Vasco Abadjiev (Bulgarian: Васко Абаджиев, Vasko Abadzhiev) (14 January 1926 – 14 December 1978) was a Bulgarian virtuoso violinist. He was the son of Nikola Abadjiev, a violin professor at the Sofia Conservatory, and Lala Piperova, a pianist.
A child prodigy, as early as June 1932, at the age of six, he played in Vienna before the jury of the first international competition in violin. The six-year-old child became the sensation of the contest and was one of the youngest violinists to make his international debut in the twentieth century. By the age of nine, Abadjiev already had a secondary school diploma, and in 1936 he left for Brussels, Belgium with his parents. There, in 1937, he received the Special Prize.
In May 1938 he was awarded the First Prize and gold medal at the VI International violin competition in Liège. He also received the first prize of the Brussels conservatoire and a gold medal from King Leopold III, whom he visited in the palace. At 13 years old he graduated from the Brussels conservatoire with the highest distinction, and commenced a concert tour around Belgium, Germany, France, Italy, Denmark and Sweden.
At the beginning of World War II, the Abadjiev family settled in Berlin, where Vasco perfected playing the violin and piano, composition, and counterpoint. He gave concerts under the conductor's baton of Wilhelm Furtwängler, Karl Böhm, Heinz Bongartz, Hermann Abendroth, Willem Mengelberg and other famous conductors, and played in numerous ensembles for chamber music or solo concerts. The harsh war and post-war years affected the extremely sensitive mentality of Vasco Abadjiev. After the death of his father in 1947 he spared considerable time for composition and chamber music.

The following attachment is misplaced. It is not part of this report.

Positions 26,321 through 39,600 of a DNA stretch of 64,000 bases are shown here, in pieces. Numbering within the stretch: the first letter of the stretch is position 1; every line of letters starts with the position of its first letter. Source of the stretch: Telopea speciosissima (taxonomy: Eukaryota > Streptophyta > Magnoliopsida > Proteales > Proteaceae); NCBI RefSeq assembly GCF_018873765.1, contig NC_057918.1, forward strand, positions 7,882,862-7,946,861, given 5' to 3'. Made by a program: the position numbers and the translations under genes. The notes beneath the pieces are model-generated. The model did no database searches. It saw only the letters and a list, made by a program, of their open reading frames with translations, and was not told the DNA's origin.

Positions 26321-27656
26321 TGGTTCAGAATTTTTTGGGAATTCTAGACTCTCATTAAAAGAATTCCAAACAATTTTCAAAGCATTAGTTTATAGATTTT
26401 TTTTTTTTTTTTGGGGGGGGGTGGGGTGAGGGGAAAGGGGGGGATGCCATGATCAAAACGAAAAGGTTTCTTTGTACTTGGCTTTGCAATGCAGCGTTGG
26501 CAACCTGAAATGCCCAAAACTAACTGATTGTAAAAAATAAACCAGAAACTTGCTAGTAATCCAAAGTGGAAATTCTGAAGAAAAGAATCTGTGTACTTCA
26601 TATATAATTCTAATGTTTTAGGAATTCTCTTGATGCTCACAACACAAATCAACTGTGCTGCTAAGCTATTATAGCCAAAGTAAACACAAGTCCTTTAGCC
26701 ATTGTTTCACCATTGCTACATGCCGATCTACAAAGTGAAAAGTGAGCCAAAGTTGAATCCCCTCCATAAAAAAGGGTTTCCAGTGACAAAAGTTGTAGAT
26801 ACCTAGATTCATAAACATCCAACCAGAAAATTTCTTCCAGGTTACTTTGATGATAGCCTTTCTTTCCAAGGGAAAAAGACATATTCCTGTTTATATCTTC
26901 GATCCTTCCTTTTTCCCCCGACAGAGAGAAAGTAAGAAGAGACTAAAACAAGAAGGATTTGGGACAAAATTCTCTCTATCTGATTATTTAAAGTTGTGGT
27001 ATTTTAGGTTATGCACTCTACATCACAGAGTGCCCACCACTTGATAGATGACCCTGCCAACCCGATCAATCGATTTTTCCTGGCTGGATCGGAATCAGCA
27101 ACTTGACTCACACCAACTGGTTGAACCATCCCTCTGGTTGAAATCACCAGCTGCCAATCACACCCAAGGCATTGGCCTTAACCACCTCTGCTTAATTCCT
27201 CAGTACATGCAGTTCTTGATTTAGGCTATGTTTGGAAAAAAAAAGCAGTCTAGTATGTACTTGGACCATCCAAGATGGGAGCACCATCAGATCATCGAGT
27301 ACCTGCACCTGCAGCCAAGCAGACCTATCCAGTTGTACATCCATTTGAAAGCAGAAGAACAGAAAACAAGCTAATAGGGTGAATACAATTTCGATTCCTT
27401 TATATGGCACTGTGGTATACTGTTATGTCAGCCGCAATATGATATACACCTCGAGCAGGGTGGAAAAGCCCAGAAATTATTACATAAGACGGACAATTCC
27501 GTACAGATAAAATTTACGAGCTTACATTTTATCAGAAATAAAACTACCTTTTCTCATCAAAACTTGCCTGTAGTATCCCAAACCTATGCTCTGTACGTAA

From 1952 to 1956 he lived with his mother almost exclusively in Bulgaria, where he gave many concerts, recitals and concerts with orchestras and in 1952 was honoured with the highest distinction for culture in Bulgaria, the Dimitrov Award 1st degree. He resettled in Germany with his mother after 1956. After the death of his beloved mother in 1965, his life was plagued with sadness and tragedy. He was involved in a car accident, had numerous illnesses, financial problems and suffered from loneliness. On 14 December 1978 Abadjiev was found dead on the city railway in Hamburg.
Many of Abadjiev's performances and records belong in the Golden Fund of the Bulgarian National Radio. He was especially noted for his interpretations of compositions by Bach and Paganini. In 2009, the Bulgarian novelist Margarit Abadjiev wrote a biographical novel about the life of Abadjiev entitled Shakona pasion.